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This is for an algorithm I'm working on. Perhaps we can work together!

We can consider the integers modulo a prime $p$. They form a field with arithmetic operations modulo $p$. I'd like to find the variables that satisfy the $n$ equations ($n < p$) of the form:

$\left(\displaystyle\sum_{k=0}^{n-1}{c_k(z_k)^m}\right)\equiv v + m w \bmod{p}$

for each $m$ such that $0\le m < n$. Here $c_k$, $z_k$, $v$, $m$ and $w$ are all integers, but $v$, $w$ and $m$ must be nonzero. Only $n$ is given; we're free to assign variables as we like, with $v$, $w$, and $m$ the slight exceptions. Hopefully this simplifies the problem.

What's the quickest way to solve this problem?

AN EASIER VARIATION

I'd be happy for a quick solution to this easier variation instead. The problem is to find solutions to the modified equation where the sum is taken for $N$ $c_k$s and $z_k$s where $N > n-1$:

$\left(\displaystyle\sum_{k=0}^{N}{c_k(z_k)^m}\right)\equiv v + m w \bmod{p}$

In this variation, there are more variables for the same equivalence, and so it is (much) less constrained.

Any help or suggestions are very much appreciated.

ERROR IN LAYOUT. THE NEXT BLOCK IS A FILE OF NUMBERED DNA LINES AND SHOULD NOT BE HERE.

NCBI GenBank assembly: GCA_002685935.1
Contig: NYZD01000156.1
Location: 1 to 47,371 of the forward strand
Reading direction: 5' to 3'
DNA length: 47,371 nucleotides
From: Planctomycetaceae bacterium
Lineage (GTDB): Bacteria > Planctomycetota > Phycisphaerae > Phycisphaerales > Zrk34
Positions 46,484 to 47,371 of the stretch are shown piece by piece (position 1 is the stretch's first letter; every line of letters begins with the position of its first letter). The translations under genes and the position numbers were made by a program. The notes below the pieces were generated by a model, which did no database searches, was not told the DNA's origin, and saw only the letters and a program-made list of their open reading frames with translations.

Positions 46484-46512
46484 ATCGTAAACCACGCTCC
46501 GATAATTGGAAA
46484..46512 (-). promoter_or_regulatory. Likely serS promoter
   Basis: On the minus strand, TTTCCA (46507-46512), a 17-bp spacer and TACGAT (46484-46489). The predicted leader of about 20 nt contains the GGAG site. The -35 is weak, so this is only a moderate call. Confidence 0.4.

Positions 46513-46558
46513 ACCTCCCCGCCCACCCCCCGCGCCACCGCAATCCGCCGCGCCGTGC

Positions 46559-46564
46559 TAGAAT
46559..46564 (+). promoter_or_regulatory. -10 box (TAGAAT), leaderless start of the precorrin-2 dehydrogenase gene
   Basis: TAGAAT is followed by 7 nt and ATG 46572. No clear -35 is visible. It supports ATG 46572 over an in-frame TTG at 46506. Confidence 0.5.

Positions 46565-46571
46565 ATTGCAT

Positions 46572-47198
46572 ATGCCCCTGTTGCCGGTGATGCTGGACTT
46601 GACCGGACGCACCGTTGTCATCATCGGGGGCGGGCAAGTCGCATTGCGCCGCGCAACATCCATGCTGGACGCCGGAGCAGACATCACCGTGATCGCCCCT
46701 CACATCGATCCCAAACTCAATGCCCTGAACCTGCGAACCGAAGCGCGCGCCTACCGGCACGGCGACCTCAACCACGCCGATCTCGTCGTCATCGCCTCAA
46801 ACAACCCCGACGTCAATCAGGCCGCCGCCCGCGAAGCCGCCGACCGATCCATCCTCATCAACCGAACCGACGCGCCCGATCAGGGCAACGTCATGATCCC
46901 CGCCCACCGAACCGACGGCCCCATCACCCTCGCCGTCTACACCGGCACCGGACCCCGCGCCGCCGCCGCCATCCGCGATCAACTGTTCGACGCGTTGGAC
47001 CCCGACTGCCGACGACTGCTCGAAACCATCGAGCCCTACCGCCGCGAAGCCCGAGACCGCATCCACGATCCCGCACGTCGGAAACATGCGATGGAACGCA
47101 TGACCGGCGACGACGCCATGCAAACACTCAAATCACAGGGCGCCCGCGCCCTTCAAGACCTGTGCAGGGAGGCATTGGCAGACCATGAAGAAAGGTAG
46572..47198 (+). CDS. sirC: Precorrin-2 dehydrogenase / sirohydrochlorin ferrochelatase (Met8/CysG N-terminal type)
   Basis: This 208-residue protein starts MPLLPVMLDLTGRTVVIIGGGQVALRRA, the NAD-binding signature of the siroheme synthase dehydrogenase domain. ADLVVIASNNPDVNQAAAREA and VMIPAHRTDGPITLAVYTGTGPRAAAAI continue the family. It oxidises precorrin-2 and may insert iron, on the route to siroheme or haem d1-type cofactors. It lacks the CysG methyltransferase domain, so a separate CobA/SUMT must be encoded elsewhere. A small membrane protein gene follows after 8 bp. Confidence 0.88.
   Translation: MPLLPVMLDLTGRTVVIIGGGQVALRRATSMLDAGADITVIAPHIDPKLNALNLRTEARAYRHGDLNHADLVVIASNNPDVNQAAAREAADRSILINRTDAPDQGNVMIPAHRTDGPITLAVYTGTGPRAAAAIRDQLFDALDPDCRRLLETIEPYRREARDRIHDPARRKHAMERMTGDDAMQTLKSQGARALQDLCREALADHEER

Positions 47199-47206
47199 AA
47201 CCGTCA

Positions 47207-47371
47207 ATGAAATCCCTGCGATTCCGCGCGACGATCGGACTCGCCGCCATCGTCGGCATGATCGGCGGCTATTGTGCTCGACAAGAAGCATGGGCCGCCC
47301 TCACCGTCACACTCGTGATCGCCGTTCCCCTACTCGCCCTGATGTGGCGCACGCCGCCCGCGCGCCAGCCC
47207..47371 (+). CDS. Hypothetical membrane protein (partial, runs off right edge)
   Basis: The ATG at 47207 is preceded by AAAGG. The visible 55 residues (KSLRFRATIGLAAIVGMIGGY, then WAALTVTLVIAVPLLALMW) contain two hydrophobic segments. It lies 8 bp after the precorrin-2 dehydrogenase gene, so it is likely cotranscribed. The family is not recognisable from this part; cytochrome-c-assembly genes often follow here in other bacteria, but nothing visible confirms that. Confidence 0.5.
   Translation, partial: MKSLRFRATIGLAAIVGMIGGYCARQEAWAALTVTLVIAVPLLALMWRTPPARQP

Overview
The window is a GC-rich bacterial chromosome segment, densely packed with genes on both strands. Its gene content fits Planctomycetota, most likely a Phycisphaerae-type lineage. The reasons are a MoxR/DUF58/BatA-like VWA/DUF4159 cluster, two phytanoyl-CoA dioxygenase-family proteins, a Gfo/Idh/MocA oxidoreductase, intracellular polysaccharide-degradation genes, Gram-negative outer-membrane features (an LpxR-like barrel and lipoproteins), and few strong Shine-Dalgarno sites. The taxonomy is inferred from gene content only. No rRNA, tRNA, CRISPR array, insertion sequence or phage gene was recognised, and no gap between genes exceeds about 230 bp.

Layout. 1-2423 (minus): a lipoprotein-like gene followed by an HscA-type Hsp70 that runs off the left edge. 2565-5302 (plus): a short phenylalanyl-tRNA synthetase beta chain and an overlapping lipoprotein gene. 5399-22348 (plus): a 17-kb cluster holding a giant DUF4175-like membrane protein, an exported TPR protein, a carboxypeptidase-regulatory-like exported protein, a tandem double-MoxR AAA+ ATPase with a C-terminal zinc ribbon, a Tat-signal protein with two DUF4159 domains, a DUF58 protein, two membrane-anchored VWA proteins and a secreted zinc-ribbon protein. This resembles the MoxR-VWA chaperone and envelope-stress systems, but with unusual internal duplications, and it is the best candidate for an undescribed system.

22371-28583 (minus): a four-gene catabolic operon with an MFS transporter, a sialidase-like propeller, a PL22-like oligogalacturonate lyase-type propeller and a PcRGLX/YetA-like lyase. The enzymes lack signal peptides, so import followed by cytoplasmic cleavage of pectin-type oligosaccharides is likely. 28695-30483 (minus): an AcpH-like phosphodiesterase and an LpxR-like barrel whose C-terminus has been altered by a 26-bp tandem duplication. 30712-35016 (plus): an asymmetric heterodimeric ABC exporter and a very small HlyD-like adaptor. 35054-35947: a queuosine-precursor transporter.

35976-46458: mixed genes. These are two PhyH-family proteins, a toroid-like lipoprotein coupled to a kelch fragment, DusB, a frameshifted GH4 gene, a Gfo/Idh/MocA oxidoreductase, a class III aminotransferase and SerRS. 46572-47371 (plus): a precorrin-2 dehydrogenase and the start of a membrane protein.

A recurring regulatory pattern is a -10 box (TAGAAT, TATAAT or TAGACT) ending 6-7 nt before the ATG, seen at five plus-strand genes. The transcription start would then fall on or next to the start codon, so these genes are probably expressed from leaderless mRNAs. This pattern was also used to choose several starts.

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I'm not sure I understand correctly. If we can choose everything except $n$ freely, why can't we just choose $c_k=v=w=0$? –  joriki Apr 12 '11 at 23:24
    
Oops, sorry - that's the trivial case. I'll edit the question... –  Matt Groff Apr 12 '11 at 23:27
    
According to my calculations, the total number of satisfying assignments is 1,725 for $n=2, p=5$ and 7,273 for $n=2, p=7$ and 55,341 for $n=2,p=11$. The amount of satisfying assignments should grow exponentially with $n$. –  Matt Groff Apr 12 '11 at 23:42
    
I thought I saw a linear algebra method to solving equations like these, outside of modular arithmetic. A similar method would have columns for each $c_k v_j$ over the "domain" of $k$ and $j$, which I tried, but I can't quite get the variables to work in this solution. It would give plenty of freedom in the form of parameters, but I still don't know how to deal with the powers. –  Matt Groff Apr 12 '11 at 23:58
    
Do you mean this? en.wikipedia.org/wiki/Vandermonde_matrix –  joriki Apr 13 '11 at 0:07

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